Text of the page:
As a Protestant, I grew up without the Maccabees. The two books of the Maccabees are among what my Catholic friends call the “deuterocanonical” portion of the Bible. For more than a thousand years, Christians have debated—and will continue to debate—the theological significance of those books.
Yet all of us would benefit from understanding the Maccabean period.
Judea was going through a period of Hellenization, trapped between the Syrians and Egyptians—both kingdoms having been influenced by Alexander the Great. By 200 B.C., the Syrian Seleucids had taken over Judea, and their culture took root among the upper-class Jews in Jerusalem. These were Jews ready to be done with the law and other religious trappings of Judaism. They wanted to be accepted—socially and economically—into the kingdom of their latest masters.
That didn’t sit well with observant Jews, particularly those living in the countryside. They saw two enemies: their backstabbing countrymen, and the Hellenistic Seleucids whose king had—for a bribe—unceremoniously forced out the rightful high priest.
The country rabble didn’t like it. A village priest, Mattathias the Hasmonean, and his sons organized a revolt. The youngest of whom, Judah (sometimes written as Judas), emerged as an able military leader. He was given the name “Maccabee”—drawn from the word for “hammer”—in recognition of his fierce and heroic leadership in battle. He successfully led rag-tag volunteer forces in what we’d recognize as guerrilla warfare against a much stronger opponent.
Yet the revolt almost ended at Mount Arbel in central Israel. On seeing an amassed Seleucidian army before battle, thousands of his rebels simply fled. Just 800 were left behind, many of whom were killed in the fighting, including Judah himself.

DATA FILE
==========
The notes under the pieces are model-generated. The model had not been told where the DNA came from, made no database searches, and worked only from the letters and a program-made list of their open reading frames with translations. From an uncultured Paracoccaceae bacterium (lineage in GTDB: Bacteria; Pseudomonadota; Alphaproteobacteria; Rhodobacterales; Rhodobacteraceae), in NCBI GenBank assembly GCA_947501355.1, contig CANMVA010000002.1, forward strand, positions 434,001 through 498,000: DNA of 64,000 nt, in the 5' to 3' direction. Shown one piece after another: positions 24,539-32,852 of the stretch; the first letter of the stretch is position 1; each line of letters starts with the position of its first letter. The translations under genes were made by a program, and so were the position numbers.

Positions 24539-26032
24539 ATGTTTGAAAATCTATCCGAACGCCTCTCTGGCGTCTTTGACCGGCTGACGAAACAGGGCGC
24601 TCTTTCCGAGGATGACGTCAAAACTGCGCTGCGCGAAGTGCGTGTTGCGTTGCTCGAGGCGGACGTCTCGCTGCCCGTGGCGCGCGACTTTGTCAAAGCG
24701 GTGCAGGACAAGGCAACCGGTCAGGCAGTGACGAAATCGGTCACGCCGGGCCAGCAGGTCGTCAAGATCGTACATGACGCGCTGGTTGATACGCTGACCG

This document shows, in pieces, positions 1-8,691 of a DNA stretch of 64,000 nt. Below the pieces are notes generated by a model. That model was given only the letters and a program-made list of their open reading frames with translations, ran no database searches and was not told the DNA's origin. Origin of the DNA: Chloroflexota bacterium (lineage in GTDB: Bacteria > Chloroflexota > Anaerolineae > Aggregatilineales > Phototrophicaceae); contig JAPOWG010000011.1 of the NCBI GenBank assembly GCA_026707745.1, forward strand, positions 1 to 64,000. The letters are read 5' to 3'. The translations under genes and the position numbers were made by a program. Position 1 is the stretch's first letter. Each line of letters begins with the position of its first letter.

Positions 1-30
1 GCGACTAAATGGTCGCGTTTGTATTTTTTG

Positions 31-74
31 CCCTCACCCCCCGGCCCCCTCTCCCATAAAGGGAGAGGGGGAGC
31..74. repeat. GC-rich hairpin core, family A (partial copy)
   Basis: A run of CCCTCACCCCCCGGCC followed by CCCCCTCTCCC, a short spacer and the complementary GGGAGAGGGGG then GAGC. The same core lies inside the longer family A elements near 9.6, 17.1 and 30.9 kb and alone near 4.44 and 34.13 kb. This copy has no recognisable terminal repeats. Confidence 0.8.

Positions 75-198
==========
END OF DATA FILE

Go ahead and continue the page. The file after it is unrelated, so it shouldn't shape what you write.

Inspired by the example of their younger brother, the priest’s two older sons—Jonathan and Simon—stepped up. They built a renewed army, taking up the name “Maccabee” in homage to Judah. They set about the work of reclaiming their country. Victory was achieved after they captured Jerusalem, sent the Seleucidians packing, and installed Jonathan as the high priest.
The Maccabees wanted Israel to govern itself, so they could worship and go about life under God’s law. Unfortunately, the freedom purchased with the blood of the Maccabees was quickly squandered. In what would end up as Israel’s last chance at sovereignty, the leaders stumbled. Again.
Rather than embrace the system of self-governance God presented to Moses, they installed yet another human king. Divided loyalties arose, creating the “Pharisee” and “Sadducee” parties who competed—sometimes violently—for political leadership.
This created an opportunity for the region’s new superpower, Rome, to step in. By 63 B.C., Israel had become a client kingdom. In 37 B.C., all pretense was dropped, and the Roman Senate installed Herod the Great as “King of the Jews.”
Self-governance in Israel was destroyed by preening politicians more concerned with their own power and prestige than the principles of the people they nominally served.
Today’s grassroots movement can relate. Remember those darlings of the Tea Party, elected officials whose heads were quickly turned by the establishment elite?
Think of how often grassroots activists fight for a candidate who, in turn, uses his newfound political clout to ignore those who brought him to power. We see it with frustrating regularity. Rather than staying true to the principles upon which they campaigned, the politician betrays the grassroots and undermines his own legacy.
We must not allow the liberty achieved through self-governance to be sacrificed by politicians on the self-interested altars they erect to themselves. Even when elected officials become faithless, we citizens must remain faithful to our principles.
The Maccabees failed to hold their movement and nation together. God’s gift of self-governance vanished from Israel for two millennia. Let us pray we do better. Let us work to do better.